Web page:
paul and not some other service-type account. That means we can grab the user flag without having to jump through any hoops by sending
|cat /home/paul/user.txt. User=Done.
Time for a shell. I’m going to guess we can simply drop our public ssh key into
authorized_users for this user and we’ll gain access. I send the following command (with my public key obviously):
echo <public key> >> /home/paul/.ssh/authorized_keys
And we are indeed welcomed to the box via
Before we go any further, I can imagine some asking, did we really need to do the intercept on the Android application at the start? Could we have done all this without resorting to that? Maybe brute-forcing the endpoint?
The answer is: No. Certainly not anywhere as easily. That endpoint was pretty well hidden – and as it turns out, we also needed to know the User Agent. If you send anything other than RouterSpaceAgent as a UAString the application does not process what we send to it.
Right. Onwards. Escalation to root is our next task.
I tried a
sudo -l but it needs a password – and I don’t have one. No messing about now: it’s time for LinPeas. I fired up a Python web server on my Kali box, and tried to pull the script onto the box. It was at this point I was glad I hadn’t tried to get a reverse shell earlier. My attempt to grab the file failed. There were clearly some weird
iptables rules that were blocking outbound connections from the victim box. I could have wasted hours on a reverse shell if I ended up in that rabbit hole!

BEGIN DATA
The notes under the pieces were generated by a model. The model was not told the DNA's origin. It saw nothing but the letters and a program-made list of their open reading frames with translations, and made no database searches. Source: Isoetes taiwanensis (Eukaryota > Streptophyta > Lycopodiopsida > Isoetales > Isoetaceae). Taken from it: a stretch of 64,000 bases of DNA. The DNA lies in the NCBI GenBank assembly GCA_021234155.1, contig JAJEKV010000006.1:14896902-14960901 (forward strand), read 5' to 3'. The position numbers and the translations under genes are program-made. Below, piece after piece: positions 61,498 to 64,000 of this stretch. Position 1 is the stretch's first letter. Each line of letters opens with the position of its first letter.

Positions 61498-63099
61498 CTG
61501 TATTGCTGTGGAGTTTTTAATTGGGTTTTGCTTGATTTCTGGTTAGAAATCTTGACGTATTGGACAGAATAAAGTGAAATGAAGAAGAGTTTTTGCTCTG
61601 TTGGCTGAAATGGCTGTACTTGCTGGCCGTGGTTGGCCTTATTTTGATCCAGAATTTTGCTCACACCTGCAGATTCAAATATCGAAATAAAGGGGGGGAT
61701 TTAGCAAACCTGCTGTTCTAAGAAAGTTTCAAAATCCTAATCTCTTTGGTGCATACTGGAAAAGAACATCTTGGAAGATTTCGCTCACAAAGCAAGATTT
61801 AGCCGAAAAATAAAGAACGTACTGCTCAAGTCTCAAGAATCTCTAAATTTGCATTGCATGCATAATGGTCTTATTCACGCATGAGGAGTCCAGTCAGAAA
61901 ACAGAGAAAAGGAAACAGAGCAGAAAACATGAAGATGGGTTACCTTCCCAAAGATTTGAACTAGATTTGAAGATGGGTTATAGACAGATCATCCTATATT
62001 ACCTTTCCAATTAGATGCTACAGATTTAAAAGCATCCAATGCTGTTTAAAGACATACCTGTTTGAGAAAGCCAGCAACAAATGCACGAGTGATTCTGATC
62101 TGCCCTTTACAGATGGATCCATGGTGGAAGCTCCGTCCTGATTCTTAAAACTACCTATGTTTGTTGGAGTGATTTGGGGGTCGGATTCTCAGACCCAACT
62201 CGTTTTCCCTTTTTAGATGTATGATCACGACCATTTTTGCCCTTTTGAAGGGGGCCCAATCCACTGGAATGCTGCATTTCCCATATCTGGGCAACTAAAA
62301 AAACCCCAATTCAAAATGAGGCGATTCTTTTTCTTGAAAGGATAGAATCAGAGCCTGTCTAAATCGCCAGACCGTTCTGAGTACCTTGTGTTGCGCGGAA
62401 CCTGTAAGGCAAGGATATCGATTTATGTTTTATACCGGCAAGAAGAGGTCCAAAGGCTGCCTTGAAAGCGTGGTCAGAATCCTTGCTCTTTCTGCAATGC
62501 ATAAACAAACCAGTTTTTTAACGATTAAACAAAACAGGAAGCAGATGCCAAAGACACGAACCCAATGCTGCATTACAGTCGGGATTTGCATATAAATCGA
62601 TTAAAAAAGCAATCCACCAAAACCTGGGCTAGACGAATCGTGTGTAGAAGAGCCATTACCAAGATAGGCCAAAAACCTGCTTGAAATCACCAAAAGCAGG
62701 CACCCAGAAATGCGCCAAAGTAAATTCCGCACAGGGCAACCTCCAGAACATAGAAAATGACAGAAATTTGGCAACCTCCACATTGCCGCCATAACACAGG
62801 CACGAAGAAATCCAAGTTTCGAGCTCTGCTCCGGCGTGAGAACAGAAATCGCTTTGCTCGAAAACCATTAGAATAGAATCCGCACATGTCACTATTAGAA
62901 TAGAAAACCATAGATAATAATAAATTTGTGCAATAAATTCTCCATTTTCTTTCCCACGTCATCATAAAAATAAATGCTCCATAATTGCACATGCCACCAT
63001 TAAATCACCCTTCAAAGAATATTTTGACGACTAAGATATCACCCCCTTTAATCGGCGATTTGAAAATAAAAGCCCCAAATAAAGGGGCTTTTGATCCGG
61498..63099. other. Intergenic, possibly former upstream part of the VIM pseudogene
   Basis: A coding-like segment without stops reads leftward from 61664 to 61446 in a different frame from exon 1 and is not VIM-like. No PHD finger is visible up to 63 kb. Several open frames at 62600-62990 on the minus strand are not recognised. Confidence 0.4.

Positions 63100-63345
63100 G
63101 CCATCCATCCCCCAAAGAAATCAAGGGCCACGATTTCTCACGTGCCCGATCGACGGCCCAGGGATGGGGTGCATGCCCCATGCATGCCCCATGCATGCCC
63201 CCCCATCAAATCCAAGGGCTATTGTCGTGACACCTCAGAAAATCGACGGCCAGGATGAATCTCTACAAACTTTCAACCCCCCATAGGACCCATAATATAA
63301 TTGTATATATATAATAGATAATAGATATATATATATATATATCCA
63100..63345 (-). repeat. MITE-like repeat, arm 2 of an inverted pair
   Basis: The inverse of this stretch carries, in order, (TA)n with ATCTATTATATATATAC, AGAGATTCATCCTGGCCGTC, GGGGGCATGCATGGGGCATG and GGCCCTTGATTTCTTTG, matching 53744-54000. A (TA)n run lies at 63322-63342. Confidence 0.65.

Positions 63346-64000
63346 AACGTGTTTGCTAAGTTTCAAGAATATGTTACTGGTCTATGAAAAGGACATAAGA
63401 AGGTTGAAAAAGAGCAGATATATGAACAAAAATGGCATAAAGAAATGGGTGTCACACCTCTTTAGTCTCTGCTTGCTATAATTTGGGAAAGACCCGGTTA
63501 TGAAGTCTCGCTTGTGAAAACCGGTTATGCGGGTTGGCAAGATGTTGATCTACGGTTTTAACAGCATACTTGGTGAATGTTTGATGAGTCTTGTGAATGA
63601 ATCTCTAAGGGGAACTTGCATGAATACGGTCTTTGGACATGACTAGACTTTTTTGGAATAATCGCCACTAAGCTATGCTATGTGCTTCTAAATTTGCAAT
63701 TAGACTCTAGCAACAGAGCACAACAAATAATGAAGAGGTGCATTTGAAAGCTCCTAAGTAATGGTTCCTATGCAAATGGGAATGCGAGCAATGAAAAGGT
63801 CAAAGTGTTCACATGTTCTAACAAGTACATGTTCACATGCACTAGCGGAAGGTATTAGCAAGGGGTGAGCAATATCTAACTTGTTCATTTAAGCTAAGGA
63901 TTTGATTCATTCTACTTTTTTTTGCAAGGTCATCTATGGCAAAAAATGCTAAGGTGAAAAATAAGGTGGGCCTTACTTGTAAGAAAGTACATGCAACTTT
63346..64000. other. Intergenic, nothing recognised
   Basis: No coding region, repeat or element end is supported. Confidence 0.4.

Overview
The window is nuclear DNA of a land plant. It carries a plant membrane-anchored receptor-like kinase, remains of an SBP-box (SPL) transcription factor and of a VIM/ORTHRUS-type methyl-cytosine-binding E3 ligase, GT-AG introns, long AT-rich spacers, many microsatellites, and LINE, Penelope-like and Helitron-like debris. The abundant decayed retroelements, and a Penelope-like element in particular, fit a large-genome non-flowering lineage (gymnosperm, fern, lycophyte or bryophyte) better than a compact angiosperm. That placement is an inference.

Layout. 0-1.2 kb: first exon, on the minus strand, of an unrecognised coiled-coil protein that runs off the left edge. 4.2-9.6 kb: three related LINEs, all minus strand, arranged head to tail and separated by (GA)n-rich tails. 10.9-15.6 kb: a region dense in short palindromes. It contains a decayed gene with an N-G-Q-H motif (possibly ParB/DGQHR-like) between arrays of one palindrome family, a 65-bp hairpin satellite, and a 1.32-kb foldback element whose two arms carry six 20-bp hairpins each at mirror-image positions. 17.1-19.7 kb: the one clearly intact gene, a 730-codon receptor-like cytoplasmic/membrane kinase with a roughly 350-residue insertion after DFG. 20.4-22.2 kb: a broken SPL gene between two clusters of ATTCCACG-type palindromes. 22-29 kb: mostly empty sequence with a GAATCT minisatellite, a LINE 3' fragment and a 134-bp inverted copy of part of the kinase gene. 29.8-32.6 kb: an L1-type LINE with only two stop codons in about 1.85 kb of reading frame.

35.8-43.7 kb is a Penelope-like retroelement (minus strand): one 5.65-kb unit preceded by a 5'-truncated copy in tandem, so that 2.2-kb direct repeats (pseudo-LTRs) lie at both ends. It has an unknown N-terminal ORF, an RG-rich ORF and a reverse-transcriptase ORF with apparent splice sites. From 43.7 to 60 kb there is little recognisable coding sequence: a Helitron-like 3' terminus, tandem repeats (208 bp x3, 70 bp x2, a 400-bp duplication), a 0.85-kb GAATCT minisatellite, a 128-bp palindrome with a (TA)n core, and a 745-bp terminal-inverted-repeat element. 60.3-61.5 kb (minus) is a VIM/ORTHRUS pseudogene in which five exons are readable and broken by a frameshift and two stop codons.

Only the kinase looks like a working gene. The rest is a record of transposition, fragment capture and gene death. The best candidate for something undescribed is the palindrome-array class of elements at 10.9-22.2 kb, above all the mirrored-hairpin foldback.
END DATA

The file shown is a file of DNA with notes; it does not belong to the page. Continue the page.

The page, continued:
Okay so how does one get a file onto a box like this? That answer is of course super trivial. We can just use
scp as we have full
ssh access anyway.
scp -i /home/kali/.ssh/id_rsa linpeas.sh [email protected]:~
LinPeas shows a whole number of things that could be avenues to root. There’s two interesting possibilities. One is PwnKit. The other is Baron Samedit – a vulnerability in
sudo. The below shows why we quickly move onto the latter.
Google served up this useful link for the
sudo vulnerability: https://github.com/CptGibbon/CVE-2021-3156 and it has a nice simple way to test if the system is likely to be vulnerable to the attack. You run the below:
sudoedit -s Y
If you are asked for a password, then it’s probably going to go pop when you run the exploit. Just so you can see the difference – the below shows a vulnerable system, and a fully patched system (my Kali instance).
git clone the repo,
scp up the exploit, compile it locally on the box, and run it.
…and another box is added to the pwned trophy cabinet.
If you’re wondering why we we’re able to perform the command injection so trivially to get us into the box at the start, we can take a look at the code now. First lets find the server process…
I run an
ss -tuplnn to give me details of what’s listening on the network. You can see on port 80 there is a
node application running. I run a
ps looking for that pid so you can see the full path of the app. We now know that the app is sitting at
/opt/www/public/routerspace/index.js of which a little snippet is below:
The use of
exec here is very dangerous, and it’s what allows us to inject any command we want. When we sent
|ls the server was actually executing
echo | ls. You can see this in the example below.
This was really quite trivial in the end, but the spin of needing to use the Android emulator was a nice touch. On the realism of the box: the gut reaction is “no way someone builds an app this badly”. If only. We’re fresh off of an F5 BIG-IP vulnerability that allowed remote access to Bash and then theres this CVE that appeared in my timeline between me pwning this box and completing this write-up:
Don’t assume any app has been built securely! Until next time – happy hacking.